Monday, October 27, 2008

Red, Red Wings

Brilliantly-coloured butterflies have miraculous births

Manager, Piramal Healthcare,

ONE OF the most miraculous sights in nature is the lifecycle of the butterfly — it goes through a complete metamorphosis as it passes through four distinct stages: egg, caterpillar, pupa and adult butterfly. Let me share my own experience with rearing butterflies on my window sill.

The Change
Illustration: ANAND NAOREM

About four years ago, someone gifted me a pupa of the Red Pierrot butterfly. A pupa is that stage in the lifecycle of a butterfly after which the adult emerges. As I watched the pupa, one day at a time, the wait was agonising. Eventually, on day nine, its colour changed from white to black and I knew the birth was near. I checked on it several times that night, with no luck!

By morning, the pupa was transparent and the colours of its wings were visible. At noon, the pupal case burst open and out crawled the beauty, struggling to find its feet. It had two black forewings and two red hind wings on the upper side, while the underside was white with black dots; a black and red margin to the wings was interspersed with white dots. I filmed the event until the newborn fluttered off, confidently, first onto a plant on my window and then out into its world.

I then bought a Kalanchoe plant for my window. This is the plant on which these butterflies lay their eggs: most butterflies have specific plants from which they take their nectar and specific plants on which eggs are laid for the caterpillars to feed on. It took a patient three-month wait before my Kalanchoe flowered.

Then, within no time, I saw tiny eggs on the leaves, soon followed by tiny caterpillars. Caterpillars feed voraciously; they are virtually eating machines. Soon, not much of my plant remained!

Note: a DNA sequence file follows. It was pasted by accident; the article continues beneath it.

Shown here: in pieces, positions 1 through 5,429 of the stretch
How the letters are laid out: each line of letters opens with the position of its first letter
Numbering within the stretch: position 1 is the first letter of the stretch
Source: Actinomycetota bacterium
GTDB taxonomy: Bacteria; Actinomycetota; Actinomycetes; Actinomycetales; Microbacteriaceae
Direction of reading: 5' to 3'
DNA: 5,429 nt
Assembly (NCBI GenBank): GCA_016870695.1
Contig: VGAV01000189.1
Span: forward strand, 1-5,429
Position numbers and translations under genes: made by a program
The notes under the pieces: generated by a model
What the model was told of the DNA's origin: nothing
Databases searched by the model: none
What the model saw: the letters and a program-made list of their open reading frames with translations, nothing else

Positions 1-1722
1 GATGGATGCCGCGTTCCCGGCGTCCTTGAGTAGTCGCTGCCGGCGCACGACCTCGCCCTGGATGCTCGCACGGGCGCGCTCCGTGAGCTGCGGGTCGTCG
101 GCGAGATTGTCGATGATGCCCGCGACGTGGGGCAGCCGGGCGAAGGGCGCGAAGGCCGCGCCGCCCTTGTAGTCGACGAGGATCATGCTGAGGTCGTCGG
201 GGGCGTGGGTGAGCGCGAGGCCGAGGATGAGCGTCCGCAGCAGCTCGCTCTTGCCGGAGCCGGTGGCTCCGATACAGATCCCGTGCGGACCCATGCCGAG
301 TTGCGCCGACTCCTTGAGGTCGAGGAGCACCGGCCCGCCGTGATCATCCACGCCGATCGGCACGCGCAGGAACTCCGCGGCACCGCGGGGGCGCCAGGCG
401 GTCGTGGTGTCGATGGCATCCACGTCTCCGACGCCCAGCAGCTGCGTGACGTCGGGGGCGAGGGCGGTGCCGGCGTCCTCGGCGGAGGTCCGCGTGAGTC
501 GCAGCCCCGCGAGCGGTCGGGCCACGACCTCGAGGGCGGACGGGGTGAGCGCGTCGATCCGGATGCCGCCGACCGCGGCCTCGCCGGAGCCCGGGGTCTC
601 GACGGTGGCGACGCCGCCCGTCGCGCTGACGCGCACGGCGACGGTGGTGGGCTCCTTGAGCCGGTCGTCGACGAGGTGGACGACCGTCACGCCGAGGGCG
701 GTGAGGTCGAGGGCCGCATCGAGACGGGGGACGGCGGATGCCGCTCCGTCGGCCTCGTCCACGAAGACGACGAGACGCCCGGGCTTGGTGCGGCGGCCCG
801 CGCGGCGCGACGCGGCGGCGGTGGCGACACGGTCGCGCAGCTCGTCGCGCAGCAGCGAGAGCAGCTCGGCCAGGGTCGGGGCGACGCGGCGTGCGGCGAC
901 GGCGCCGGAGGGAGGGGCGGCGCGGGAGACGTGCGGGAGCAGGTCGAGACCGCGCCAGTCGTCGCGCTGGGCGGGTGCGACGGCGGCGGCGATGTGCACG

The caterpillar sheds its skin three to four times during its development, during which process it temporarily stops eating. This stage is called the instar. Ten to 15 days later, the first pupa formed and I stored it carefully in an openmouthed container, lest the birds should take it away.

After thus removing a few more pupae to safety, I stopped, reasoning with myself that I was interfering with the ways of nature. Nature has its own way of balancing things and the food chain would be imbalanced if all organisms had a 100 percent survival rate. However, I did watch and count them several times a day, to reassure myself that they were all safe. I had 25 of them now!

Soon, one after the other, the pupae began to hatch — sometimes one a day, at other times two or even three. Over a period of 10 days, I saw 25 Red Pierrots come to life and take their first flight into the world from my window.

A few days after all the births were through, I saw a Common Mormon butterfly laying eggs on my curry leaf plant. These caterpillars grew much larger than the Red Pierrots. Naturally, therefore, there was a higher risk of attack. I allowed nature to follow its course and four of the eight pupae were eaten by birds.